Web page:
Dam: Rita v Geyerspan Bb1 Stb Star Pref *5 Sire: Tjalf 443 ‘Sport’ DOB: 12/11/2014 Thorben is a very big colt and received a first premie at the Feb ‘15 Inspections. His dam Rita van Geyerspan became Preferent when two of his siblings (Gordon & Juliet van Doorndraai) became star inFebruary ‘15. (Photo left) For more information go to our website or contact us for an apointment. Issue 23 SPORTING HORSE 23

Millford Farm - mares at the dam

FRIESIAN Photo Fever

By Kate Baynes and Diana Bloemendal / Photos by Diana Bloemendal

The Friesian horse is a spectacular subject for any artist, be it a photographer or painter. The poetic beauty of this breed as it gallops or merely just stands is breathtaking. To be able to capture the true essence of this magnificent animal requires much time, persistence and determination.





ften our time spent with our horses is practical, their basic care, but it is the days when we can stand back for a moment and look at what we have that allows us to see just how lucky we are to own such a beautiful

It is these times when the day to day “stuff ” is forgotten and we put 20 galloping mares into a paddock or watch as the horses play in the water. It’s just stopping and looking in and seeing their natural beauty, their funny quirks, naughty personalities and grace that creates special moments that we are able to capture forever in a photo or painting. Diana Bloemendal, photographer, gives her insight into the joys of photographing horses.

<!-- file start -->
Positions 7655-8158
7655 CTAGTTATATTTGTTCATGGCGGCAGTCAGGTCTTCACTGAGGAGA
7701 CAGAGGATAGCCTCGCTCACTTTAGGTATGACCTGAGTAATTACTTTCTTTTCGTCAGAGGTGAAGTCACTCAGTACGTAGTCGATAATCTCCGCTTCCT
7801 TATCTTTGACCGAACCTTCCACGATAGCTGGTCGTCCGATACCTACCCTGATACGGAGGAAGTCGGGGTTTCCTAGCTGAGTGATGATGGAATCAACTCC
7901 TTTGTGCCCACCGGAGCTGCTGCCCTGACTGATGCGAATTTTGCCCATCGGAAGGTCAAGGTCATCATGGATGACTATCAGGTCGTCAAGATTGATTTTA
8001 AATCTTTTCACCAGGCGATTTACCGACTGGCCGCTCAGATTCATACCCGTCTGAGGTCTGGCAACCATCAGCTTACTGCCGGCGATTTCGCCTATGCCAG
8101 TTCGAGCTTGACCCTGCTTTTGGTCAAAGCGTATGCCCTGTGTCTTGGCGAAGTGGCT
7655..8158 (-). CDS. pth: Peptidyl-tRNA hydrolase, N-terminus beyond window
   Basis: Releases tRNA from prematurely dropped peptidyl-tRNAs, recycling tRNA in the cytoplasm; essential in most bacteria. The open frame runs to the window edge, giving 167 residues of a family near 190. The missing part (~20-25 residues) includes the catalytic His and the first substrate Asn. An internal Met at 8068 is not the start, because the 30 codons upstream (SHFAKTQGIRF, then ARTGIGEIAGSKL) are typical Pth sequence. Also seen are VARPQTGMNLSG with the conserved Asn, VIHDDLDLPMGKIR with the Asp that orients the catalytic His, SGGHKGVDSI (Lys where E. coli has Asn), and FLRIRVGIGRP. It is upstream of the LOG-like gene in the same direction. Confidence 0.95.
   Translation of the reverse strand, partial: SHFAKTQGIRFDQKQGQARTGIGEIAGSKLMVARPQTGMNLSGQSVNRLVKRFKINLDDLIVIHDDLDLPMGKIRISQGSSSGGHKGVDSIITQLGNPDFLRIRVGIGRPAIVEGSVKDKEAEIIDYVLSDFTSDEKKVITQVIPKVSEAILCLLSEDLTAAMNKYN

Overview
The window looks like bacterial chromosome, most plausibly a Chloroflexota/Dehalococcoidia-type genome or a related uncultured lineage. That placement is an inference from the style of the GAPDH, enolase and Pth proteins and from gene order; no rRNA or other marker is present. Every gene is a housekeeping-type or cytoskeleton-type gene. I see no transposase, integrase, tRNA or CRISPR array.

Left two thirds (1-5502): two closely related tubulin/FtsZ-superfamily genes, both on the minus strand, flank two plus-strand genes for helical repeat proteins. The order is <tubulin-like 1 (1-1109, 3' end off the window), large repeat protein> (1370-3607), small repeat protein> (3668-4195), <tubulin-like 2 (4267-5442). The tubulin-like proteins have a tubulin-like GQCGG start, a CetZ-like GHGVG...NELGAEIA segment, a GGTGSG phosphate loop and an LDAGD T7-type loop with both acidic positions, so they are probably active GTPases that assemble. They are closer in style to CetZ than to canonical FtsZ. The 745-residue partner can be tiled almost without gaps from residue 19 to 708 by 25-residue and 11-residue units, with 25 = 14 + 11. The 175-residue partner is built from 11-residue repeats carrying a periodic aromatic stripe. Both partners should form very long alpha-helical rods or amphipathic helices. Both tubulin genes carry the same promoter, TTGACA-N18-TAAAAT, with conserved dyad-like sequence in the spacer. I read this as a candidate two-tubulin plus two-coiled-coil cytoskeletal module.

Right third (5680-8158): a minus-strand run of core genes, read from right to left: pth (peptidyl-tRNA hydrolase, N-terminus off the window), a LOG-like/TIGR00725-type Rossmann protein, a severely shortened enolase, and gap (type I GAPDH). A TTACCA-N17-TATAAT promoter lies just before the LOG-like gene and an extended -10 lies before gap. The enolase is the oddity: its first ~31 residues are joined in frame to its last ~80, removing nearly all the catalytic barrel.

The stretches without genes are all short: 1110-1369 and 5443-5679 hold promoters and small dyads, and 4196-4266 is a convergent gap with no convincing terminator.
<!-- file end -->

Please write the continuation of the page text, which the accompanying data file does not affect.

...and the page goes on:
Friso fan S. ‘Sport’ of Doorndraai



Reinoud and Dumi having a conversation



Why do I enjoy photographing Friesians so much? I enjoy photographing all horses, no question about that, but somehow I keep running into these gracious black pearls quite often. In the home country of the Friesian which also happens to be mine, the Netherlands, I photograph them graciously galloping through tulip fields, in apple blossom orchards, on the beaches, in my horse studio, in the theatre, everywhere. Friesians are gentle, calm and extremely photogenic with that stunning mane.

The last couple of years I have been so fortunate to have been invited by two South African top breeders of Friesians to photograph their horses. I was received with kind hospitality and since horse people are the same all over the world, we got on quite well right away. Marlise Botes of Doorndraai Friesian Stud in Pretoria, awarded breeder of the year in Leeuwarden this January , has a beautiful property and a great crew and many Friesian horses (and quite an amount of dogs too).



Tjalf 443 ‘Sport’ of Doorndraai

It was not difficult at all to take some stunning photos of her top stallions Friso and Tjalf. We could even take Tjalf out on the dirt road where I took one of my favourite photos with him and stable hand Lisa-Sue running beside him. Big boss Friso took a sip of the fountain water when we had him pose next to it. I love water (yes, I am Dutch) in my photographs and the sprays of the fountain worked very well in these photos.

to see the ladies take a bath in the dam, although some of them were less than ladylike while at it. The beautiful sport stallion Rein and his talented rider at the time, Calet the Vos, gave me another beautiful photo that is another favourite of mine. After work she took Rein for a canter around the dam, and oh my, can he canter! This year’s photo that I like best of Rein is when he is ‘communicating’ with his groom Dumi out on the dam.